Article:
Page:Zhuang Zi - translation Giles 1889.djvu/266

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Chuang Tzŭ

"A drunken man who falls out of a cart, though he may suffer, does not die. His bones are the same as other people's; but he meets his accident in a different way. His spirit is in a condition of security. He is not conscious of riding in the cart; neither is he conscious of falling out of it. Ideas of life, death, fear, etc., cannot penetrate his breast; and so he does not suffer from contact with objective existences. And if such security is to be got from wine, how much more is it to be got from God. It is in God that the Sage seeks his refuge, and so he is free from harm.

"An avenger does not snap in twain the murderous weapon; neither does the most spiteful man carry his resentment to a tile which may have hit him on the head. And by the extension of this principle, the empire would be at peace; no more confusion of war, no more punishment of death.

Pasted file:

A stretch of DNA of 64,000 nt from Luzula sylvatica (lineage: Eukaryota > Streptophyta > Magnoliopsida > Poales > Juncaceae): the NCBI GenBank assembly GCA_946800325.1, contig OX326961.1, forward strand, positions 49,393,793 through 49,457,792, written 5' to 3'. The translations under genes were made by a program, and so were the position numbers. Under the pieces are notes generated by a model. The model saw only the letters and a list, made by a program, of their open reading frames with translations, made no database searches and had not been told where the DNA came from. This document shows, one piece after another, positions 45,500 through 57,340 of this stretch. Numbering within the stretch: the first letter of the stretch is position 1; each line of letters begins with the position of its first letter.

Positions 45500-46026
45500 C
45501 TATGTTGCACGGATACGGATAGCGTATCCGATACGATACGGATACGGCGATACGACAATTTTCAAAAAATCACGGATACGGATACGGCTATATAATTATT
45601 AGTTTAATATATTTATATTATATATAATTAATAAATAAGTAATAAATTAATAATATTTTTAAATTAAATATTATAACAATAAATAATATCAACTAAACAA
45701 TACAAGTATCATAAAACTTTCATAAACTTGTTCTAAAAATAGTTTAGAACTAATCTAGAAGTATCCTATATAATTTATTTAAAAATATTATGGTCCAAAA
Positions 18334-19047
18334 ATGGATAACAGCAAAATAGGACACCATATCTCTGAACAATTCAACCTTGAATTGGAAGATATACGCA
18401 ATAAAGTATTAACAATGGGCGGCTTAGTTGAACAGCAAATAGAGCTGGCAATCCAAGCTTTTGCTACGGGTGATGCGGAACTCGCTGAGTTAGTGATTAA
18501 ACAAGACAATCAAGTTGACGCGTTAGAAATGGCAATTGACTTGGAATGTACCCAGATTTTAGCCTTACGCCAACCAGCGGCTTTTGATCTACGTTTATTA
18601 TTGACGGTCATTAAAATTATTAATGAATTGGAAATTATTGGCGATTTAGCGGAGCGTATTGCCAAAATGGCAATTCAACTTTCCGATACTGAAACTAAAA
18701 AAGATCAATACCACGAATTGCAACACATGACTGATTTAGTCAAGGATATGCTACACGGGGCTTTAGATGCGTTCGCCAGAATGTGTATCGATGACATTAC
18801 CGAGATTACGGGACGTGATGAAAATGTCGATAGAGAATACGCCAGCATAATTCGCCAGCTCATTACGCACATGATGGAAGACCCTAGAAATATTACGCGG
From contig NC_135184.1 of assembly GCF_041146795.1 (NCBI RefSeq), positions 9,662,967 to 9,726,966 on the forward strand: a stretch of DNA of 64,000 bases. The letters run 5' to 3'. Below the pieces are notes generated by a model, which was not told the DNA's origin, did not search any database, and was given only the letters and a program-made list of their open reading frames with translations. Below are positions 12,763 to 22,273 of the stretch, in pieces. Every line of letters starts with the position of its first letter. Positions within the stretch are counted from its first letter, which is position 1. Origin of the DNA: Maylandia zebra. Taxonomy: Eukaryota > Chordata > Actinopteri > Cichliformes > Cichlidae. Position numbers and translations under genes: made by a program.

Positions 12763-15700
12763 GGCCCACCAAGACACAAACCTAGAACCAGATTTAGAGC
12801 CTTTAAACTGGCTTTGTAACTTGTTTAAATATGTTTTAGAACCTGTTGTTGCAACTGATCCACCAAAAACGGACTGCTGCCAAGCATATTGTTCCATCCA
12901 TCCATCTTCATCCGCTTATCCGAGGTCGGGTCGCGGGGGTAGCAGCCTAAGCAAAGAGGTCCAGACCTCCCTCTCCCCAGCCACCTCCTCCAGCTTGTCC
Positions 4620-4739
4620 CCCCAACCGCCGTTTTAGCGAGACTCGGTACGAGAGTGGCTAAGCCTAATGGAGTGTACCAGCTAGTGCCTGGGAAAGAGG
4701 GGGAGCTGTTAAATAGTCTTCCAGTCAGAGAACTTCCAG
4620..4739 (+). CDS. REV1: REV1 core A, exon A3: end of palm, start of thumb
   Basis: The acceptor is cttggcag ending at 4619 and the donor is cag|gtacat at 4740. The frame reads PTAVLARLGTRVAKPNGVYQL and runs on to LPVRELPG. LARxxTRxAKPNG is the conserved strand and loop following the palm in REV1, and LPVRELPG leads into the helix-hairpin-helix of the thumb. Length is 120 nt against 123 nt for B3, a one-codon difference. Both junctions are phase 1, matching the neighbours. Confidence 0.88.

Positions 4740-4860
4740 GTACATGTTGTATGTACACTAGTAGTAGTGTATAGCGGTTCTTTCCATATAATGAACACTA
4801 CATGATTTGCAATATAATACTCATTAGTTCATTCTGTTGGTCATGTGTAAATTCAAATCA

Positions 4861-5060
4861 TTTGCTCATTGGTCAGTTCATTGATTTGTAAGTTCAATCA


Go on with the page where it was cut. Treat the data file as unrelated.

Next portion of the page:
"Do not develop your artificial intelligence, but develop that intelligence which is from God. From the latter, results virtue; from the former, cunning. And those who do not shrink from the natural, nor wallow in the artificial,—they are near to perfection."

When Confucius was on his way to the Ch'u State, he came to a forest where he saw a hunch-back catching cicadas as though with his hand.

It is still the delight of the Chinese gamin to capture the noisy "scissor-grinder" with the aid of a long bamboo tipped with bird-lime.